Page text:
With the constantly evolving nature of technology and its impacts on privacy, it should come as no surprise that privacy laws have to evolve as well constantly.
For example, this year, six new privacy laws are going into effect – the California Privacy Rights Act (CPRA), Virginia Consumer Data Protection Act (VCDPA), Colorado Privacy Act, Utah Consumer Privacy Act (UCPA), Connecticut SB6, and Quebec Bill 64.
With over a dozen proposed privacy bills in the United States and potential updates to privacy laws in the United Kingdom, Australia is the latest country to propose updates to its privacy law, Australia Privacy Act 1988.
In this article, we will discuss the most salient points of the Australian Attorney General Department’s Privacy Act Review Report and its proposed reforms so that you can adequately prepare for any upcoming changes.
Are you collecting personal information?
For Australia Privacy Act 1988 to apply to you, you first need to collect the personal information of residents of Australia. The law, as it’s currently written, defines personal information as information or an opinion about an identified individual or an individual who is reasonably identifiable.
Examples of personal information include:
- An individual’s name, signature, address, phone number, or date of birth;
- Employee record information;
- IP addresses;
- Location information from a mobile device; or
- Sensitive information, which includes race or ethnic origin, political opinions or associations, religious or philosophical beliefs, trade union memberships or associations, sexual orientation or practices, criminal record, health or genetic information, and some aspects of biometric information.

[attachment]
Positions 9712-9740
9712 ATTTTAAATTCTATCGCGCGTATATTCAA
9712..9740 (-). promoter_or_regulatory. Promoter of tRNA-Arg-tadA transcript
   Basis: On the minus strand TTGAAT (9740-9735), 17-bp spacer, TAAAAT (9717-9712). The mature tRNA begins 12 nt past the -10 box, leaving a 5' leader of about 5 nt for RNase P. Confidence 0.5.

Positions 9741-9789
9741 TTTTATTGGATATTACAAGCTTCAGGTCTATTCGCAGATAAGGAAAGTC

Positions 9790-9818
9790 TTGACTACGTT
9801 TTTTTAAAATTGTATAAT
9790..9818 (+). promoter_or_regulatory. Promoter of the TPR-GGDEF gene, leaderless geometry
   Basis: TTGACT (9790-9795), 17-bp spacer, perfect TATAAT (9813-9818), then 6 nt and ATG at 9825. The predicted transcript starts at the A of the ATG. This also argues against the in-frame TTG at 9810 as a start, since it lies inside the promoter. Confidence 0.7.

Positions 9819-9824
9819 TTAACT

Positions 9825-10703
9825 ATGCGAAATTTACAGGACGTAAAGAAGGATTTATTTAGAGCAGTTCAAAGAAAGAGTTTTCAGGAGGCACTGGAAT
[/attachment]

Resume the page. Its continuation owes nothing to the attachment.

The Privacy Act Review Report states that the definition of personal information should be broadened by changing the word “about” to “relates to.”
In addition, the Report also amends the definition of de-identified information and broadens the definition of sensitive information.
Lastly, the Report states that the Act should be amended to recognize and include the collection, use, and disclosure of geolocation information.
These proposed changes would mean that more information would be included in the definition of “personal information,” thereby providing protections for pieces of personal information that did not previously enjoy such protection.
Are you a small business?
Currently, the Australia Privacy Act 1988 applies to Australian organizations with an annual turnover of more than AUD $3,000,000 and to the following organizations regardless of their turnover:
- Private sector healthcare providers;
- Businesses that sell or purchase personal information;
- Credit reporting bodies;
- Contracted service providers for Australian government contracts;
- Businesses that have opted in to comply with the law;
- Businesses that are related to a business covered by the law;
- Businesses prescribed by the Privacy Regulation 2013;
- Employee associations registered or recognized under the Fair Work (Registered Organisations) Act 2009.
In addition, organizations formed outside of Australia will need to comply with this law if they have an Australian link (carrying on business in Australia and collecting and holding personal information in Australia).
While many Australian businesses have enjoyed exemption from the Australia Privacy Act due to their annual turnover, the Report recommends removing this small business exemption, which would subject thousands of small businesses to the Act.
In addition, the Report recommends the following new disclosures to be added to Privacy Policies:
- If the entity collects, uses, or discloses personal information for a high-risk privacy activity – the circumstances of that collection, use, or disclosure;
- Details on how individuals can exercise their privacy rights; and
- The types of personal information that may be disclosed to overseas recipients.
The second recommendation is to develop standardized templates and layouts for Privacy Policies and collection notices. Thus, the Report would require companies that need to comply with the Act to update their Privacy Policies.
How do you obtain consent?
Australia Privacy Act 1988 states that consent must be obtained for the collection and use of personal information. The Report recommends amending the definition of consent to provide that it must be voluntary, informed, current, specific, and unambiguous.